India batting coach Vikram Rathour didn’t offer too many clues into India’s potential playing eleven for its ICC World Cup 2023 match against Afghanistan on Wednesday.
However, after he relentlessly sent throwdowns to Suryakumar Yadav during India’s optional two-hour net session on match eve at the Arun Jaitley Stadium, he may have had some ideas.
India’s batting pantheon is such that even with local boy Virat Kohli and KL Rahul, the saviours at Chennai against the mighty Aussies, opting out of the session, it was tough for the eye to zero in on a particular practice strip.
And yet, with Rohit Sharma, Ravindra Jadeja and Shreyas Iyer batting in tandem on adjacent pitches, it was Suryakumar, yet to make his World Cup debut, who was the cynosure of all eyes.
The only constant throughout the two-hour session, Suryakumar faced a combination of throwdowns from Rathour, throwdown specialist Raghu and left-arm spinners. He stepped out with ease, sized up the length early and middled the ball with unerring consistency.
The T20 talisman, who is yet to fully his translate his genius in the shortest format into consistency in 50-over cricket, played some solid straight punches, like those that were the hallmark of his match-winning fifty against Australia in Mohali last month.
He was awarded some freedom towards the end of the session as he scooped a fuller delivery behind only for Rathour to remark, “That was not a six.”
Head coach Rahul Dravid came to Suryakumar’s defense quickly and chuckled, “It is Delhi,” referring to the short boundaries on offer at the venue.
Even net bowler Vikas Tomar, who maintained a consistent line and length with his right-arm medium pace, sheepishly said, “I think SKY,” when asked about who he felt was the best batter on the day. However, his disappointment of not getting to bowl to Kohli was more emphatic.
Rohit, one of the victims of India’s early meltdown against Australia, was rapped on the front pad on a couple of occasions by both right and left-arm seam bowlers, who shaped the ball in. However, he redeemed himself by drilling the half-volleys down the ground and wrapped up his session with a wristy flick, his back leg dancing in the air, that would have gone for six.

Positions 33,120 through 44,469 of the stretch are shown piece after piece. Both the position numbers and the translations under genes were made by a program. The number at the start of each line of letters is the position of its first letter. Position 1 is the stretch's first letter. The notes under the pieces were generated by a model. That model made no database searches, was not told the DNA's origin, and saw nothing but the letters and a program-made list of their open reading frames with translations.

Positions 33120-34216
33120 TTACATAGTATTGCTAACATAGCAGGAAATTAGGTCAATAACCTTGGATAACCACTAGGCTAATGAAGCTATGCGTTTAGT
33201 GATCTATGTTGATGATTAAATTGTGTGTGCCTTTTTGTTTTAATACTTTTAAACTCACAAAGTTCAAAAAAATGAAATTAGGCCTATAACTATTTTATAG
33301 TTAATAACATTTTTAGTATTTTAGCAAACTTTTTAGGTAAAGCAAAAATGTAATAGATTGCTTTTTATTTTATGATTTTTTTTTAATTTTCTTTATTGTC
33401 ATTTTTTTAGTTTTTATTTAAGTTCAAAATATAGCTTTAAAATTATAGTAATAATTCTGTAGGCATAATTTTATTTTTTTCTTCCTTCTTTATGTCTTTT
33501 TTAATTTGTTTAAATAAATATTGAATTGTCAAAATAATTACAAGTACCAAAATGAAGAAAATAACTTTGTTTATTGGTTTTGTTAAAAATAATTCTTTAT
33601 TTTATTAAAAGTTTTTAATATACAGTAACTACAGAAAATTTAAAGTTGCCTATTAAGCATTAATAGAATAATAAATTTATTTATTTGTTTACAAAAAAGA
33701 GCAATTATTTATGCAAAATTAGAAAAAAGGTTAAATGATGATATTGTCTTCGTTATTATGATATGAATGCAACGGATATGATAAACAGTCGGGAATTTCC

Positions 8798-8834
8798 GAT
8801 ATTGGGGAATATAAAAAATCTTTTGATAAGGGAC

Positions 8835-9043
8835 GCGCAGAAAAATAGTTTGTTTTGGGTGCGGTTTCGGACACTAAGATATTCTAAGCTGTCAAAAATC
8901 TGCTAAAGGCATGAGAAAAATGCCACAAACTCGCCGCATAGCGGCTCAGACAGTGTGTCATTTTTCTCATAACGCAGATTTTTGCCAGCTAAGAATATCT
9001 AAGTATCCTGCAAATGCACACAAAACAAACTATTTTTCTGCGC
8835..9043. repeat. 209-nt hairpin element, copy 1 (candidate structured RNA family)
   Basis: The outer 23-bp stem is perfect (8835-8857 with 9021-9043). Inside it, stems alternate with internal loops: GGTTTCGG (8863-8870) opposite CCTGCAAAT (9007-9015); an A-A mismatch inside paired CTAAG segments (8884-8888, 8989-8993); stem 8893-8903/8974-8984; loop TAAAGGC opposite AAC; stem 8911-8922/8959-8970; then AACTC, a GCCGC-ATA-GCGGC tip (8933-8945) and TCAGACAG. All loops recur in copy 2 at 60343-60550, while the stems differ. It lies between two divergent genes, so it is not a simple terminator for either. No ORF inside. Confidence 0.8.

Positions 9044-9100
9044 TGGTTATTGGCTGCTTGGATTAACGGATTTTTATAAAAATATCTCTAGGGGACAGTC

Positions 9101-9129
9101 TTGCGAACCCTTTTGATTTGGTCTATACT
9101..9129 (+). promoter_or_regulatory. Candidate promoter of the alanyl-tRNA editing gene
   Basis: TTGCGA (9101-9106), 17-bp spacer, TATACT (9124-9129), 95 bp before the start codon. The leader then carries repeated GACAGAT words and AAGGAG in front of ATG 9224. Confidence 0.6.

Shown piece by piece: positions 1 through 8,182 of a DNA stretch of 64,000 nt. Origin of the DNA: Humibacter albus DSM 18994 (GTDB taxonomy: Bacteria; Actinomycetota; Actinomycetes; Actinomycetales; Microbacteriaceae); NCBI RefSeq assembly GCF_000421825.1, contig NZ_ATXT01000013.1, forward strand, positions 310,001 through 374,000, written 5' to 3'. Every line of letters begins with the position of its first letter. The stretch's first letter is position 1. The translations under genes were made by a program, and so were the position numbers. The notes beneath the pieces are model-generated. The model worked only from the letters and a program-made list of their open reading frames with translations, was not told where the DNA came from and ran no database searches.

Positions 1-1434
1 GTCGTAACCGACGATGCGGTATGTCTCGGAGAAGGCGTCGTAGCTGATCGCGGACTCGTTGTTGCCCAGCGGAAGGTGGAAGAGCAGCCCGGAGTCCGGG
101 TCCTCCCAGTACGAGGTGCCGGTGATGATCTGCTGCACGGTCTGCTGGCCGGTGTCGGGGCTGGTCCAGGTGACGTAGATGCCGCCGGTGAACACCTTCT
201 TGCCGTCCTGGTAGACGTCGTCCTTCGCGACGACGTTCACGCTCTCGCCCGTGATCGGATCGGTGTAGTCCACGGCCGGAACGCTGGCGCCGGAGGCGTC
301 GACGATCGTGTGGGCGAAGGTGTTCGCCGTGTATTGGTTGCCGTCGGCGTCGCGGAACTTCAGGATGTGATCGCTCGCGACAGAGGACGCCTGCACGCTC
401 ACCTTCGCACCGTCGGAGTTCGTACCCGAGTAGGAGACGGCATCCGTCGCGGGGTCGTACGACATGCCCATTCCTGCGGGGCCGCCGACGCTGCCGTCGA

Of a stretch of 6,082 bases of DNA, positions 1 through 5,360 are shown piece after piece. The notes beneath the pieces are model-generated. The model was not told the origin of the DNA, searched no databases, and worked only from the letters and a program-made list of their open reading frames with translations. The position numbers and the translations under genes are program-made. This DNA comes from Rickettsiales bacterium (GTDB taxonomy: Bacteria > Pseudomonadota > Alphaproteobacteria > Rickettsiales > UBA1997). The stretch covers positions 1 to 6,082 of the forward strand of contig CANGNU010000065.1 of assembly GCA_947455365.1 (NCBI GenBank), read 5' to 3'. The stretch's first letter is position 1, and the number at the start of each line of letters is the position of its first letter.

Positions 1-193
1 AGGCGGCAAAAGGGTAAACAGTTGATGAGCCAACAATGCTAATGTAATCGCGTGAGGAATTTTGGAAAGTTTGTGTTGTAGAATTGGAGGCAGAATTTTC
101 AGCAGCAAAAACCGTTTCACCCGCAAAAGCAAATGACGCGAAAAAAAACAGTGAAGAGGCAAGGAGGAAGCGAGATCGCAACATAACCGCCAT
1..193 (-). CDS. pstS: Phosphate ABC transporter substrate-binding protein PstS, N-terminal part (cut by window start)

Shreyas struggled with length deliveries, similar to the one he had chipped to short-cover against Australia and played some ungainly swipes across the line of the stumps. There was roar of appreciation and relief from the media assembled at the site when he crisply swivelled and pulled two short deliveries. However, he handed a return catch off a leading edge to a net bowler and top-edged a pull to an imaginary mid-on off Shardul Thakur, who raised his finger in celebration.
Ishan Kishan, who had to face the ignominy of becoming the first Indian opener to fall for a golden duck in India’s campaign opener, had a rough day. He continued to edge the ball off the pacers and didn’t look comfortable against the spinners either, often getting an inside edge while trying to cut or dab behind. A groan of frustration towards the end of the session summed up his day even as Rathour gave him a reassuring pat on the cheek.
With other bowlers in the Indian squad giving the session a miss, Thakur was the only one who rolled his arm over and was the last one to take a hit in the nets.
There was a tinge of green on the practice pitches, similar to that on the main strip at the ground, and India could opt for the horse for courses route and hand Thakur his World Cup debut.
Tuesday’s net session was about making amends after India’s shambolic start with the bat against Australia threatened to throw its campaign into jeopardy.
The loss of three wickets for two runs against Australia would have hit a prescient note with Rohit, who had said he wanted the team to prepare for ‘10 for 3’ situations shortly after becoming white-ball captain in 2021. If Dravid’s relieved clap when Suryakumar, Shreyas and Ishan middled the ball simultaneously was anything go by, India isn’t hoping for any such ‘test of character’ when Afghanistan comes calling.
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